Museum Service Corporation’s retail product-catalog lists their metal-complex solvent dyes using the old BASF naming system for the Orasol® brand; however, the dyes are supplied to MSC under the brand name Sorasolve by First Source Worldwide LLC, an American chemical company based in Neenah, Wisconsin. Orasol® and Sorasolve dyes with the same Colour Index Generic Name share an essential colorant with the same chemical constitution.

  • Yellow 2RLN (Sorasolve/CIGN Solvent Yellow 89)
  • Yellow 4GN (Sorasolve/CIGN Solvent Yellow 146)
  • Yellow 2GLN (Sorasolve/CIGN Solvent Yellow 88)
  • Orange G (Sorasolve/CIGN Solvent Orange 11)
  • Red BL (Sorasolve/CIGN Solvent Red 122)
  • Red G (Sorasolve/CIGN Solvent Red 125)
  • Pink 5BLG (Sorasolve/CIGN Solvent Red 127)
  • Blue GN (Sorasolve/CIGN Solvent Blue 67)
  • Brown 2GL (Sorasolve/CIGN Solvent Brown 42)
  • Brown 2RL (Sorasolve/CIGN Solvent Brown 43)
  • Brown 6RL (Sorasolve/CIGN Solvent Brown 44)
  • Black CN (Sorasolve/CIGN Solvent Black 28)
  • Black RLI (Sorasolve/CIGN Solvent Black 29)

We have characterized all of these dyes using fourier transform infrared spectroscopy (FTIR). Our results confirm that samples of old and new Orasol® dyes, as well as the related Sorasolve dyes, have very similar infrared spectra (see image below).

Yellow 89

FTIR spectra for Solvent Yellow 89 samples acquired from BASF (purple line), Kremer (blue line), and MSC (red line). Note the likeness between spectra, indicating that the three dyes sold by three companies under the same CIGN are chemically very similar, if not the same.

All of these dyes are soluble in a wide selection of solvents. As mentioned previously, during dye testing conducted in conjunction with the renovation of the dioramas in the Jill and Lewis Bernard Family Hall of North American Mammals, we observed that solvent choice can have subtle effects on both the color and lightfastness of the dyes. In order to explore these effects more extensively, five different solvents were selected for our present tests. They reflect a range of properties with respect to dye solubility and volatility/evaporation rate. Among them are solvents commonly used in the conservation of art and artifacts, as well as some others used in previous testing by Ciba-Geigy. Unusually toxic solvents or solvents that present other problems precluding their general use in restoration work were excluded.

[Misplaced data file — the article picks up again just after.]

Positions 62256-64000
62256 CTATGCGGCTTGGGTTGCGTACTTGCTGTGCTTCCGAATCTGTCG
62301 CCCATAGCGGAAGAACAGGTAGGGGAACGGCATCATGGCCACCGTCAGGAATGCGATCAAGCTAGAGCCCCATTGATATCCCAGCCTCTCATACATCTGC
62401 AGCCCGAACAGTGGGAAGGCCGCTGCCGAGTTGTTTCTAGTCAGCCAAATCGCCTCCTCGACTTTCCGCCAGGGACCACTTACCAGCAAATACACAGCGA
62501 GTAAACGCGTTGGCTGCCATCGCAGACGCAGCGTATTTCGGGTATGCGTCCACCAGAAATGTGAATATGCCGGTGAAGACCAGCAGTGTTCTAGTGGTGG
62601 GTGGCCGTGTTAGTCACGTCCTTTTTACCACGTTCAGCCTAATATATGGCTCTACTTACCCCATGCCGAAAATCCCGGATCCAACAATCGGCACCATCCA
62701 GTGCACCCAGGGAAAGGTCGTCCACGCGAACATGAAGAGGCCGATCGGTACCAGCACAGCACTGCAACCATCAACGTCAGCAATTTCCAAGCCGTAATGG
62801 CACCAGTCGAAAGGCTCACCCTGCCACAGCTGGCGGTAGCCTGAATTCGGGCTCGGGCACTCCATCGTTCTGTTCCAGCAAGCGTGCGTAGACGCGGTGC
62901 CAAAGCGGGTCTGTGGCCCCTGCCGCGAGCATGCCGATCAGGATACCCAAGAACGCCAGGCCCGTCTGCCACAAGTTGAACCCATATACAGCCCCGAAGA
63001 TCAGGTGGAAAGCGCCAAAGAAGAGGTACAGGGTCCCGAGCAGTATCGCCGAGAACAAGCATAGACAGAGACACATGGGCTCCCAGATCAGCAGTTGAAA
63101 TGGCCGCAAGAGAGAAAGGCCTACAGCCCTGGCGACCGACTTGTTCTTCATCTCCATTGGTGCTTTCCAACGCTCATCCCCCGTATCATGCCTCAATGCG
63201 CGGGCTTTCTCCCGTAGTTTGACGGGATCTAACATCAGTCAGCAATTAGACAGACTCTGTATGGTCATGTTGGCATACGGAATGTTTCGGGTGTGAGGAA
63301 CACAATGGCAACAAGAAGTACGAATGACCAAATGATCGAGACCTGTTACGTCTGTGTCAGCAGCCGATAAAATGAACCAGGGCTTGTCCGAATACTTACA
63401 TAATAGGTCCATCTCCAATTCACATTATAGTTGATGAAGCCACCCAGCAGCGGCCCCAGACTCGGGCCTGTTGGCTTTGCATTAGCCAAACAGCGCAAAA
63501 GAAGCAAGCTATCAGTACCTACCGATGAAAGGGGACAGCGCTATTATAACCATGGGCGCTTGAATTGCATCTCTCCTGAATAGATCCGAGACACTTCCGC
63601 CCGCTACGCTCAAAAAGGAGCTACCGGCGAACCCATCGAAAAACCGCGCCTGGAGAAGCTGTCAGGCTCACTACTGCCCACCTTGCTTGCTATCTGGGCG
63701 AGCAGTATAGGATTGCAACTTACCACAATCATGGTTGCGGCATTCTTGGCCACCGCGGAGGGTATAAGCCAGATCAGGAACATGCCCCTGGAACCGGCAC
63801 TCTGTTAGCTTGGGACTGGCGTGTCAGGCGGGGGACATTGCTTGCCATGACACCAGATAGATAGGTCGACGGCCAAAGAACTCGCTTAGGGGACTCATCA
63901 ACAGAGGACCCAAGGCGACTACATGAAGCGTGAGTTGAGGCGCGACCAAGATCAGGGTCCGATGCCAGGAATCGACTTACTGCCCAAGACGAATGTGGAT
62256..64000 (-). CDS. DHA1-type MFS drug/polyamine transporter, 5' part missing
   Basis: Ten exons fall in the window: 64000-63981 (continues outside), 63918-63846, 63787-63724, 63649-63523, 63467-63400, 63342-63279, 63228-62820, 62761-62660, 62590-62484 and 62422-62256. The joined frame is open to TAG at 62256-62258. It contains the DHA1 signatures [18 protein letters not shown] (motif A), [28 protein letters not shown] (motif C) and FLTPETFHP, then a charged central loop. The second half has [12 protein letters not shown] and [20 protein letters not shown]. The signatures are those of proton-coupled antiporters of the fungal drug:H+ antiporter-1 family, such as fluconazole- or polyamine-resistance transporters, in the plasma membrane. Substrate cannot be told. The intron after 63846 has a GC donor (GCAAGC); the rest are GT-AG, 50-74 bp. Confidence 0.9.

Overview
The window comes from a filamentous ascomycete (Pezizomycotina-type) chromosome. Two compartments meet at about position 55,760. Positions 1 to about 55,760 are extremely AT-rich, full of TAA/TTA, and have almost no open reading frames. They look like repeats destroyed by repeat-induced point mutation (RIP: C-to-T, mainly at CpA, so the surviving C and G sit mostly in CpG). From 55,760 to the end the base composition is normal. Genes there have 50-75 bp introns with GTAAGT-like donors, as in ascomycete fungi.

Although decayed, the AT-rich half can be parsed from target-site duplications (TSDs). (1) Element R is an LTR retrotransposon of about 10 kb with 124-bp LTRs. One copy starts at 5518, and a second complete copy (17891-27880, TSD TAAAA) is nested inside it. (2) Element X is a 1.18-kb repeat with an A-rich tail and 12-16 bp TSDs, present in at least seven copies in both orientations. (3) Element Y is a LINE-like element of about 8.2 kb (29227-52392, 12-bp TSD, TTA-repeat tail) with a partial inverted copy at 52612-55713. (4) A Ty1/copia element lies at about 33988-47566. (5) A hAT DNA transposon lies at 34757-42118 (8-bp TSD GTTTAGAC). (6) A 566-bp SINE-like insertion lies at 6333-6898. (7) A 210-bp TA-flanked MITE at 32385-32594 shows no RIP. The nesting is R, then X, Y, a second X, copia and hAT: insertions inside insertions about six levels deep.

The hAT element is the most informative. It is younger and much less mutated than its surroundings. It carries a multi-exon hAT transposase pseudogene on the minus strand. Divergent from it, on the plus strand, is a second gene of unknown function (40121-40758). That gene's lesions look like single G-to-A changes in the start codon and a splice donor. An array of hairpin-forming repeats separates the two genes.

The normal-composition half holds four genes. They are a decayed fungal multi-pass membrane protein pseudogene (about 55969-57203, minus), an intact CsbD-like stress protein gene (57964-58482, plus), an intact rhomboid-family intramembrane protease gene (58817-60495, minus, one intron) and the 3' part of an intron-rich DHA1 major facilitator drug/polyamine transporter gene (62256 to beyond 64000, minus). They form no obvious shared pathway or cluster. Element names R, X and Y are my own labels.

The solvents we are testing include:

  • Acetone
  • Ethyl acetate
  • Ethanol
  • Isopropanol
  • Propylene glycol monomethyl ether (PGME).
acetone_PGME

Dye sample Red BL (CIGN Solvent Red 122) purchased from Kremer. Note the difference the solvent choice makes in surface texture/coverage between the sample dissolved in acetone (left) and the same sample dissolved in PGME (right). AMNH/F. Ritchie

Dye concordance table

Concordance of dye materials by current and former product names, Colour Index Generic Names (CIGN), chemical composition, and source.